Live Review: Michael Monroe, Town & Country, 22nd February, 1990

SAX PARTY

Will the real Mike Monroe please stand up? At most gigs in London you can be sure of finding one pouting peroxide Wannabe but tonight the Town and Country Club is full of ’em. Every way you turn there’s another, and to be honest it's a little ridiculous, but it shows the level of devotion Monroe and Hanoi inspired.

An absence of more than five years but, looking around, it could have been a week ago the mental beat was last shaking the capital. Hanoi Rocks, the band that launched a thousand others; Guns and Roses, the Dogs, Poison, Quireboys all borrowed from Hanoi as much as they borrowed from the Dolls, Stones, and Stooges, passing the torch down the line. But this is a Michael Monroe gig, NOT a Hanoi Rocks gig. More of that later.


At last the long wait is over. Shakedown does exactly that, and the demented doll is centre stage, a Malibu Beach Bum, pogoing, arms flailing, far more Iggy Pop than Steven Tyler, far more Mike Monroe than any of the many imitators currently doing the rounds. Eyes open a mile wide, smudged mascara, a pout that Hollywood starlets would die for, and a recently cropped barnet, he looks cooler than any man deserves to be.

She's No Angel is dispensed with and Mike tells us he's got an ear infection, but it doesn’t seem to effect his performance. His voice sounds better to me than it did in Hanoi days. "When the tough get going the weak get screwed" introduces Man With No Eyes, followed by Thrill Me and All Nights With The Lights On. The main-man is faultless, working the crowd into a frenzy, oozing rock n' roll from every pore, and loving every minute of it. A shame the same can't be said for the rest of the band. All great musicians, but content to lounge at the back of the stage and leave the ass kickin' to Mr. Monroe, only really moving when he forces them into it. Where's the danger, that fire that put Hanoi Rocks out there on the edge?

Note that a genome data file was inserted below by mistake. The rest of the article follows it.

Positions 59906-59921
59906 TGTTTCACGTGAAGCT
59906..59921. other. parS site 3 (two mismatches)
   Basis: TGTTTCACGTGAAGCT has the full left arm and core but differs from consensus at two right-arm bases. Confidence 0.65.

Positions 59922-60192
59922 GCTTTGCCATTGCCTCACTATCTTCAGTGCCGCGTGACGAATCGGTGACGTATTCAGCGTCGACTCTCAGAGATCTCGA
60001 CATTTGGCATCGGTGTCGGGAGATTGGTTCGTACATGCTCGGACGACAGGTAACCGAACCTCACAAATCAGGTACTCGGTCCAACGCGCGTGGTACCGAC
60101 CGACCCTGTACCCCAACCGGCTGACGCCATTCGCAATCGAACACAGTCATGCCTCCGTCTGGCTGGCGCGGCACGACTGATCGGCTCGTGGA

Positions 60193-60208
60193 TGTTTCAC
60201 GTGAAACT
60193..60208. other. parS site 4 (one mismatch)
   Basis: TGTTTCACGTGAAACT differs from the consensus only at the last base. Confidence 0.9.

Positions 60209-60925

The next two songs are dedicated to Razzle. Everyone has read the reviews of the earlier gigs and knows what is coming. Tragedy and Malibu Beach raise the temperature 100 degrees and the crowd go mental with any memory of the earlier part of the set is wiped out. The real treat is still to come. When Nasty Suicide takes to the stage and the dirtiest version of Taxi Driver I’ve ever heard grinds out, the place truly erupts and the rest of the band are kicked into life by the sparks that fly between Michael and Nasty. This is alive, this is vibrant, this what we all came to see. Oh, what could have been!

An almost never ending medley of Little Richard songs brings the show and the tour to a close. Michael really doesn't want to leave the stage. It’s taken so long to get back here and he sure as hell wants to wring every last minute out if it. A good gig, but also sad. I suppose I've got to accept that, as I said earlier, this is Michael Monroe, not Hanoi Rocks, but I can't help judging the guy by the standards he helped to set. What could have been, or if you're an optimist, what might be. Whichever way you look at it Michael Monroe is a star and a survivor, living the life he sings about and believes in.


Text: Simon Robinson
Photo: Claudia Cooper
Riff Raff
April 1990
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